As panic buying slowed down and regular grocery visits returned, Kroger observed how shoppers readjusted their grocery purchases in Year Two. From 2020 to 2021, Kroger found that households buying plant-based foods decreased their spending on animal products, suggesting that shoppers started introducing plant-based proteins to actively replace animal products.
“One of the ways we can measure the impact of plant-based foods is to understand the displacement of animal-based foods in favor of plant-based foods through comprehensive research,” Emmett said in a statement.
The study shows that these shoppers decreased their average animal-derived meat purchases by $31 on average year over year. Kroger also noted that the Maintaining group, which did not purchase more plant-based products, decreased their spending on animal-derived foods by $28.21.
The study showed that plant-based sales increased a record-breaking 24.1 percent in 2020, and after a predicted slowdown, plant-based product purchases still increased by 1.5 percent in 2021. Refrigerated meat and plant-based milk sales became the most popular in New households from 2019 to 2021.
Households categorized Leaving –– shoppers spending less on plant-based foods –– cut meat and dairy spending by $60.48, compared to their average $41.71 decrease in plant-based product purchases.
One recent study found that vegans and vegetarians save an average of $23 in comparison with their meat-eating counterparts during weekly grocery shopping, and with increased grocery prices, consumers are searching for ways to save money.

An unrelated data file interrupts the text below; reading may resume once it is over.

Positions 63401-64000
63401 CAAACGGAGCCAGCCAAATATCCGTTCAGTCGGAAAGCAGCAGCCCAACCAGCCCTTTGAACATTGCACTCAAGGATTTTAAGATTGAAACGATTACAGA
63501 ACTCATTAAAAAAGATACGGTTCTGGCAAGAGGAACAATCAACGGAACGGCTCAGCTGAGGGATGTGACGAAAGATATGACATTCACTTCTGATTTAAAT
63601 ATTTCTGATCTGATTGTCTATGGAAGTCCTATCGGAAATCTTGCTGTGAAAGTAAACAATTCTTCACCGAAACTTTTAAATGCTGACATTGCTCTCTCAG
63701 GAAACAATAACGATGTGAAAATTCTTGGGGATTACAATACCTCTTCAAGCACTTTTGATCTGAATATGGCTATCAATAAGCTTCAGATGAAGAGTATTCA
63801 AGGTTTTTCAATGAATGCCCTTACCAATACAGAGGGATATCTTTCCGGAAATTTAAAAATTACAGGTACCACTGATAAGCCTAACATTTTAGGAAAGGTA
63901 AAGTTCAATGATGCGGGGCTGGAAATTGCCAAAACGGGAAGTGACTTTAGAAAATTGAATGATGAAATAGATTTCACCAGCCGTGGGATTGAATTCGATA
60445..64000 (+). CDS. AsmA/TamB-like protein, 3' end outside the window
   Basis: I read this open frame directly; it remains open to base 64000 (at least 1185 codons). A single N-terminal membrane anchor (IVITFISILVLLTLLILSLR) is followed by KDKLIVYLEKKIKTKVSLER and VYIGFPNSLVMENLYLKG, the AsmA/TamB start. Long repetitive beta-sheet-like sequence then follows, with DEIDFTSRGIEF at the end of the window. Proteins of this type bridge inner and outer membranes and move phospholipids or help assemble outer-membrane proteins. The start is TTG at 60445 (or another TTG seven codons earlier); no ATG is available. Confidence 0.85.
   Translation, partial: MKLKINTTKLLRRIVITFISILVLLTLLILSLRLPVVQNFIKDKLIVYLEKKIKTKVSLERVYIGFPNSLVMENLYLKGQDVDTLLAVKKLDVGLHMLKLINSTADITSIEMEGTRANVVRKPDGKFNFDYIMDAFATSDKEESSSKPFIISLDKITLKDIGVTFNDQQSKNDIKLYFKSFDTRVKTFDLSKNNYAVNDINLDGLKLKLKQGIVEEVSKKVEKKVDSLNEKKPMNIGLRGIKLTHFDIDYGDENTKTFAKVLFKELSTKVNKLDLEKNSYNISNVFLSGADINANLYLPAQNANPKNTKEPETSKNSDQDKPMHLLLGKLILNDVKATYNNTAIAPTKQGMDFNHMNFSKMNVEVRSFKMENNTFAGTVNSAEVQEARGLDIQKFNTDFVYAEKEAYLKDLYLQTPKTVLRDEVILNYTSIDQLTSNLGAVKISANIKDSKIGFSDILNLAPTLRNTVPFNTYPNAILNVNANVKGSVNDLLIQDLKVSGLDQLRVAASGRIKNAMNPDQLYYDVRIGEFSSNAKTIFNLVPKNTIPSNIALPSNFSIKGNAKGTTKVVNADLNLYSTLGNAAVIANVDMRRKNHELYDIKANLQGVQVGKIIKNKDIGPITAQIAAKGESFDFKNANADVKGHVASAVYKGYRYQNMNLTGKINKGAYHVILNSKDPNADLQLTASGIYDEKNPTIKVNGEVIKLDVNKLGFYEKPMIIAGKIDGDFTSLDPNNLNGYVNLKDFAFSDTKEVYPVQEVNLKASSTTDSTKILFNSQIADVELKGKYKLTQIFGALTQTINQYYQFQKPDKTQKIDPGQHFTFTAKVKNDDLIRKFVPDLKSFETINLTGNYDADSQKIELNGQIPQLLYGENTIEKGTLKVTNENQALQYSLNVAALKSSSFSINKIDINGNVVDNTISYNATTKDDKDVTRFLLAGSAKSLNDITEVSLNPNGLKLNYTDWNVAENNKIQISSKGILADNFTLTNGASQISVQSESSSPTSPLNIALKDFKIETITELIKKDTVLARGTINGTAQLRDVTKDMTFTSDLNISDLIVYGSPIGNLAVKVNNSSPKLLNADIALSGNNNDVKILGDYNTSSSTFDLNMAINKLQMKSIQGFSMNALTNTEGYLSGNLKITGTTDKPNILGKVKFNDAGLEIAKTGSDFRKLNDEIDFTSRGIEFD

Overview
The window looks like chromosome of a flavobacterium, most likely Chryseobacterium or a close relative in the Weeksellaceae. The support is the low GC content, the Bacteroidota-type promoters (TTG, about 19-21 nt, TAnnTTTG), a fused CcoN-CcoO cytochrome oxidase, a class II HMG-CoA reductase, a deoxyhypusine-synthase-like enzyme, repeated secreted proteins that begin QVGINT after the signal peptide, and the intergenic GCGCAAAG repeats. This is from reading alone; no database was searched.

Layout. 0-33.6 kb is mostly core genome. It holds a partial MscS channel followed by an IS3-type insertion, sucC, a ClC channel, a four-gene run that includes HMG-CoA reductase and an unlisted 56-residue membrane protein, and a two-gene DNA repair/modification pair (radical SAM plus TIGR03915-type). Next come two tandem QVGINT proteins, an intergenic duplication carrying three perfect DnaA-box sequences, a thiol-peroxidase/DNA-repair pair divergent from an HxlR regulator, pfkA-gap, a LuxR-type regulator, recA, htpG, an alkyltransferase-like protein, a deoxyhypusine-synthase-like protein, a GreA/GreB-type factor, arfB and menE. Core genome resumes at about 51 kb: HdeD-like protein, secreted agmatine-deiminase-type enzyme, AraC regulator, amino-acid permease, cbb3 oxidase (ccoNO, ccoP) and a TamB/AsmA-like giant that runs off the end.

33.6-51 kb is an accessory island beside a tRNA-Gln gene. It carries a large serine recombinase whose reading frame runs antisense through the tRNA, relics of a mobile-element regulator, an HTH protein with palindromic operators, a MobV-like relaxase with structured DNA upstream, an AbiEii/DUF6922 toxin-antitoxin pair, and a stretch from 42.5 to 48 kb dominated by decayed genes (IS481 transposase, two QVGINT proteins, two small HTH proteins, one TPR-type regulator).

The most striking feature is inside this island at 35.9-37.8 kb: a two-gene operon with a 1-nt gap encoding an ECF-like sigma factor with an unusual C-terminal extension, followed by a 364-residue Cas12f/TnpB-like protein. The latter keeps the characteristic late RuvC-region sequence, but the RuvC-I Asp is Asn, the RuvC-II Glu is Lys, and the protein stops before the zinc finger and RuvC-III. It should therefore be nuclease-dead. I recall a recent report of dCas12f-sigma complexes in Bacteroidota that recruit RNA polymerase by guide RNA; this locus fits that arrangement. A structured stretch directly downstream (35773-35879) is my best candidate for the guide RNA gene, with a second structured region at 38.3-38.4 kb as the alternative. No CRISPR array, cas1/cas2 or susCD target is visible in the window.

Overall, 84.51º claims that these findings show that households eating more plant-based food are actively replacing meat and dairy products with alternatives. Even though brands such as Beyond Meat have reported smaller earnings in recent months, a report from The Washington Post shows that this could be linked to increasing competition, noting that there are more than 60 plant-based meat companies fighting for market share.
“This research is a continuation of our years-long collaboration with PBFA using 84.51°’s robust data science to analyze plant-based food sales and the plant-based shopper to gain a holistic view of this market,” Catherine Cowan, insights account manager at 84.51°, said in a statement. “We look forward to using these findings as a benchmark to understand future growth of the category.”
Why Shoppers Are Going Plant-Based
To further understand why shopping trends are changing, Kroger surveyed 150 shoppers in the Increasing and Decreasing groups. For households increasing plant-based purchases, 43 percent are replacing animal products with dairy-free milk, 30 percent chose vegan meats and meals, and 20 percent purchased plant-based cheese or yogurt.
Kroger also found that 95 percent of respondents claimed to want to further increase their plant-based purchases. The poll found that 54 percent of customers were motivated by personal health issues and 49 percent felt driven by potential health benefits.
But what about the Decreasing households? Kroger found out that 64 percent of shoppers would feel motivated to reconsider their lower purchasing habits for a lower price, whereas 58 percent said an improved taste would bring them back. Kroger also noted that 61 percent would feel more inclined to purchase plant-based foods with brand promotions and 21 percent want recipes attached to these products.